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Opinion These ‘pragmatic progressives’ may be the future of the Democratic Party

Rep. Elissa Slotkin (D-Mich.) speaks during a news conference on Jan. 29 in Washington.
Rep. Elissa Slotkin (D-Mich.) speaks during a news conference on Jan. 29 in Washington. (Zach Gibson/Getty Images)

An earlier version of this column mischaracterized assistance that the group With Honor provided to Rep. Chrissy Houlahan (D-Pa.) and other newly elected veterans. With Honor spent $14 million to support veterans of both parties last year but did not donate funds directly to the candidates. This version has been updated.

The left wing of the Democratic Party has been getting much of the media attention since the new Congress convened, overshadowing the rise of a group of young Democratic military and intelligence veterans who may prove more important for 2020 and beyond.

These pragmatic Democrats accounted for some of the flipped Republican seats that gave their party control of the House. The progressive wing of the party may be potent, but many of its victories came in reliably Democratic seats, such as the Bronx-Queens district in New York that elected Rep. Alexandria Ocasio-Cortez, a charismatic media favorite.

A good showcase for these new Democrats is the House Armed Services Committee. The Democrats installed 14 freshmen on the panel, nearly half of their party’s total membership. Seven have served in the military, Foreign Service or CIA, and 10 are women. If you’re looking for bright new faces in the Democratic Party, this may be the most compelling group snapshot.

“The media have chosen to focus on progressive members, I understand that,” says Rep. Elissa Slotkin of Michigan, one of the new Armed Services members and a former CIA officer with three tours in Iraq. “But when it comes to the 2020 presidential election, the voters in the states we must win are moderate, pragmatic voters.”

This informal Democratic caucus of veterans offers a partisan opportunity, to be sure. “This is a once-in-a-generation opportunity to retake the flag for the Democratic Party,” argues Slotkin. “We can show that it’s not just the Republicans who are the party of patriotism and love of country.”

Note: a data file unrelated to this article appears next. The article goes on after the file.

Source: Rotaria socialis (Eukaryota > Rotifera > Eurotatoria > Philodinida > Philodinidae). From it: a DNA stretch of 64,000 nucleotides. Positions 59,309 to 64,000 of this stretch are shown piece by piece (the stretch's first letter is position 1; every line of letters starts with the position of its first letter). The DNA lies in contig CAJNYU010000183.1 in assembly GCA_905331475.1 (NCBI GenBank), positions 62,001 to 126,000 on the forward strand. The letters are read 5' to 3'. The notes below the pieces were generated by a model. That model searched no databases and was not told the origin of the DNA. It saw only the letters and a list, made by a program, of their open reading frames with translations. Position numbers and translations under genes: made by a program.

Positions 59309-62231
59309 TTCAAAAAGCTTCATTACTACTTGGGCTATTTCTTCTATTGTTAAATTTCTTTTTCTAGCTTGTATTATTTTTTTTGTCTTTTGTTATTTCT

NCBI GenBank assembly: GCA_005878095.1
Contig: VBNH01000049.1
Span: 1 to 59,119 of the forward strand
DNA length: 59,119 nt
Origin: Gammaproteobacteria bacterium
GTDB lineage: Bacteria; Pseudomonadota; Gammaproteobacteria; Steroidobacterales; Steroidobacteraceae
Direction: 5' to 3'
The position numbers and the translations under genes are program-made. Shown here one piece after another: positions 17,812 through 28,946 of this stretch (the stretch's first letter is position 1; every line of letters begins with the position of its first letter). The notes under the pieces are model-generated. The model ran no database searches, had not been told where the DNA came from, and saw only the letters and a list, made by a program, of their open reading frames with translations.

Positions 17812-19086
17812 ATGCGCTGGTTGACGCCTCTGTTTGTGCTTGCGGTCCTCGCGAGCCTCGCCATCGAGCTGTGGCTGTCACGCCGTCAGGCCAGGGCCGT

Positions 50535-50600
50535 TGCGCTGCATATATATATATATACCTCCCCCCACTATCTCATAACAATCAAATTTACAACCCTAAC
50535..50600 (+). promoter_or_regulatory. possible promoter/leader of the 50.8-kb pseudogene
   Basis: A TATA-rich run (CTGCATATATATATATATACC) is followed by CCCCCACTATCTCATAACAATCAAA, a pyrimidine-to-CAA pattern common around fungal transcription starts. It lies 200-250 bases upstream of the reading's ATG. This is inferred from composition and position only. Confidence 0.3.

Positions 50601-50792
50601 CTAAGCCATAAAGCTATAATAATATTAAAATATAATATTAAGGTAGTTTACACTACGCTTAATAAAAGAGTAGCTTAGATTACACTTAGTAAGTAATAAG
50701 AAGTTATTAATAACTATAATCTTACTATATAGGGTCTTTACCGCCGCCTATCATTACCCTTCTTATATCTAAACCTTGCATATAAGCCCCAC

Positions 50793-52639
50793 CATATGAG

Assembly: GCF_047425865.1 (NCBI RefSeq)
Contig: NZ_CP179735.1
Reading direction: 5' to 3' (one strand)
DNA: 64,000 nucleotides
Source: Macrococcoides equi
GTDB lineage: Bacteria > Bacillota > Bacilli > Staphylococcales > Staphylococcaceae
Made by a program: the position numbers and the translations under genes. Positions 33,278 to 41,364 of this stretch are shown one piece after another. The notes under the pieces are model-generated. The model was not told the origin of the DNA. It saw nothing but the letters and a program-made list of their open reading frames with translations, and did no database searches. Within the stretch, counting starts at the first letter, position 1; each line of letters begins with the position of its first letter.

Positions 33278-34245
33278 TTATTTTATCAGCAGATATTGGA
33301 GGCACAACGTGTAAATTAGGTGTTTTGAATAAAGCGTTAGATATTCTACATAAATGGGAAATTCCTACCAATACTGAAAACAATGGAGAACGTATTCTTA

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But the newly arrived veterans say they’re not an attack ad in uniform. “Service candidates are about country, not party,” says Rep. Chrissy Houlahan of Pennsylvania, another new Armed Services member and former Air Force officer. “Now, when the country is broken, I hope the veterans can be healers.”

Look at the range of experience of young Democratic veterans who have joined Armed Services, in addition to Slotkin and Houlahan: Rep. Jason Crow of Colorado won a Bronze Star as an Army officer in Iraq and then served two tours as an Army Ranger in Afghanistan; Rep. Jared Golden of Maine was a combat Marine in Iraq and Afghanistan; Rep. Andy Kim of New Jersey served in Afghanistan as a State Department adviser to Gen. David Petraeus; Rep. Elaine Luria of Virginia served 20 years in the Navy on combat ships; Rep. Mikie Sherrill of New Jersey was a Navy helicopter pilot.

This experience in war zones is precious because it breeds measured, skeptical judgment as well as patriotism. Rep. Seth Moulton (D-Mass.), a third-term member of the committee who was a Marine platoon leader in Iraq, says he came back from that deployment with a “a sense of betrayal” by “people in Washington who bent the truth to send us there.” The veterans understand that there are limits to U.S. power, as well as benefits.

Moulton has pushed his fellow Democrats to recruit more young veterans to run for office. His Serve America political action committee raised $4.4 million to support Democratic Party veterans last year, and 10 of the 21 candidates he supported won their races.

Trump’s erratic foreign policy record offers Democrats a special chance, unless they move so far left that they lose credibility with the public. “We have a massive opportunity to lead on national security, because we have a reckless and irresponsible commander in chief,” contends Moulton.

For a dysfunctional Congress, the rise of young veterans in both parties is a hopeful sign. “Regardless of what side of the aisle we come from, we understand we’re here to serve,” says Houlahan. Like many other newly elected vets, she received support from With Honor, a bipartisan group that spent $14 million to support veterans from both parties last year.

Rye Barcott, who helped found With Honor, says the group backed 19 winning veterans, 10 Democrats and nine Republicans. Each candidate had to pledge to “bring civility to politics” and “collaborate across the aisle.” The recipients have started co-sponsoring legislation together, and they plan a bipartisan caucus of young vets.

Some commentators have been worrying that the Democratic Party’s leftward drift could tilt it so far out of the mainstream that the process helps reelect President Trump in 2020. But before pushing the panic button, wait a minute:

If you look carefully at the Democratic caucus in the House, the voices of the new members who’ve served overseas as military or intelligence officers — let’s call them the pragmatic progressives — may matter more to the party’s future than the attention-grabbers on the far left.

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